|Photos by Ned Harris 12/4/2013|
There are two species of mistletoe in Sabino Canyon; both are members of the Sandalwood Family (Santalaceae) and both are hemi-parasites, i.e., they photosynthesize (so they aren't full parasites), but use another plants infrastructure to take in water and nutrients (that's the parasitic part).
Botan-nerd-y note: The genus Phoradendron comes from the Greek "phor" = thief and "dendron" = tree.
The species above is Desert Mistletoe (Phoradendron californicum) and is most commonly noticed in Velvet Mesquite (Prosopsis velutina) trees.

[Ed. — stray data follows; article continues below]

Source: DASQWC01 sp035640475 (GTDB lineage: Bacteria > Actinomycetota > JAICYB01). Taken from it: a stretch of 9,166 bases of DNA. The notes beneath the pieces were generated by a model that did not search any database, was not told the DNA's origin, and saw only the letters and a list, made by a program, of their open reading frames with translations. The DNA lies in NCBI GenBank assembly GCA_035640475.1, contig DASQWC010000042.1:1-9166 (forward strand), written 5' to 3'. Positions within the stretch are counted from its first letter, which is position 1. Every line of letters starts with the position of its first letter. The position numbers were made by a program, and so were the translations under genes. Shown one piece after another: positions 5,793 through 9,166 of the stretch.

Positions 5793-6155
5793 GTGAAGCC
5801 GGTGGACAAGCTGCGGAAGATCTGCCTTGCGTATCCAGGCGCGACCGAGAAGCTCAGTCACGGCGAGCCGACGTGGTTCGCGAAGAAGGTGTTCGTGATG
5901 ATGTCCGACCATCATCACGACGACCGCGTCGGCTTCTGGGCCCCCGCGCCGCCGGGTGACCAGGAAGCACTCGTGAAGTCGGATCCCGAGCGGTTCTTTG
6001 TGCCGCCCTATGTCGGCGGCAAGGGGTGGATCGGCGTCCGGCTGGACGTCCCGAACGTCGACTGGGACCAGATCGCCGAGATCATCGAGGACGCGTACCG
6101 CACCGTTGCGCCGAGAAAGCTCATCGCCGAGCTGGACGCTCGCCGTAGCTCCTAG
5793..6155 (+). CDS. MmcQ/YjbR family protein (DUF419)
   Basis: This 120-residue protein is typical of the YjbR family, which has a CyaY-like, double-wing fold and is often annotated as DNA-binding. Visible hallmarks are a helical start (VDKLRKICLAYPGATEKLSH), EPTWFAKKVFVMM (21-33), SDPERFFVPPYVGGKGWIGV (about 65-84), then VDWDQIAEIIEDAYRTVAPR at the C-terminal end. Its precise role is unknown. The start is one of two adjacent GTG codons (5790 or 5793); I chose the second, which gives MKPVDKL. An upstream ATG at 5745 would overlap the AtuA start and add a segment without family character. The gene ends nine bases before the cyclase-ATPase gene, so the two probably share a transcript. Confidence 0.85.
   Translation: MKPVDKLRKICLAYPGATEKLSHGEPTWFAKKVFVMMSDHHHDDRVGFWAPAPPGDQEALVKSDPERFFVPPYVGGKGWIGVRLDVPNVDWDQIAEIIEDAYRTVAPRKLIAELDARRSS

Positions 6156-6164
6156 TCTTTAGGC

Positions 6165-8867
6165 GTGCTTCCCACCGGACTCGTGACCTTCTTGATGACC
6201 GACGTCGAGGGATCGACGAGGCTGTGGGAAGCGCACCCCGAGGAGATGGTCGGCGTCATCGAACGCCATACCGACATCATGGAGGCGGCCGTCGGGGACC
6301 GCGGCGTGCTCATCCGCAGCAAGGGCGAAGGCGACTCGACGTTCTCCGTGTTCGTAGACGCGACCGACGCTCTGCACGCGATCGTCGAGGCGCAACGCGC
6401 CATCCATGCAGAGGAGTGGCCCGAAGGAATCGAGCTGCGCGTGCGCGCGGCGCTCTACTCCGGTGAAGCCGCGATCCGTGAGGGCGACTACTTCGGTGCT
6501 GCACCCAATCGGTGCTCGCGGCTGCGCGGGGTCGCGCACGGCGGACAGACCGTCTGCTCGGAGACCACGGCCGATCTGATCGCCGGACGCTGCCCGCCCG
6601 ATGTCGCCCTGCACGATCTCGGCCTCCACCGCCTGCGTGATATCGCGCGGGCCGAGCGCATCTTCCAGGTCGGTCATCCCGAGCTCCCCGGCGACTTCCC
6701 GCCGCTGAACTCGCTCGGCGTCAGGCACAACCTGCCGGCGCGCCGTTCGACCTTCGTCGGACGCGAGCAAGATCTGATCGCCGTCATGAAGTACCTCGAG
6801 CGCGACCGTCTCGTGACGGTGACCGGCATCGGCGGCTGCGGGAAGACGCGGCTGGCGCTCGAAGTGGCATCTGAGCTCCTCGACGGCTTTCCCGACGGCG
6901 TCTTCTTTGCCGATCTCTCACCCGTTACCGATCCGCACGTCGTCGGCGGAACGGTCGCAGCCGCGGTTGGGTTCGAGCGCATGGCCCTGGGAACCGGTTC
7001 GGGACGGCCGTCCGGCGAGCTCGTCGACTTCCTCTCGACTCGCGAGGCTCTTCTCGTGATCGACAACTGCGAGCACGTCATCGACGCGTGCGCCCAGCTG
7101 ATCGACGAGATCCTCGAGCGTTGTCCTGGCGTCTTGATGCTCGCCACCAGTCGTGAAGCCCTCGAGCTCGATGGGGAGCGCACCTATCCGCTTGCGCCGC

We call this species Big-leaf Mistletoe (Phoradendron serotinum ssp. macrophyllum). Lyn spotted this one growing from a dead-looking Velvet Ash (Fraxinus velutina) in the area below the dam. Look for this species in other riparian trees like Goodding Willow (Salix gooddingii); Arizona Sycamore (Platanus wrightii); and Fremont Cottonwood (Populus fremontii).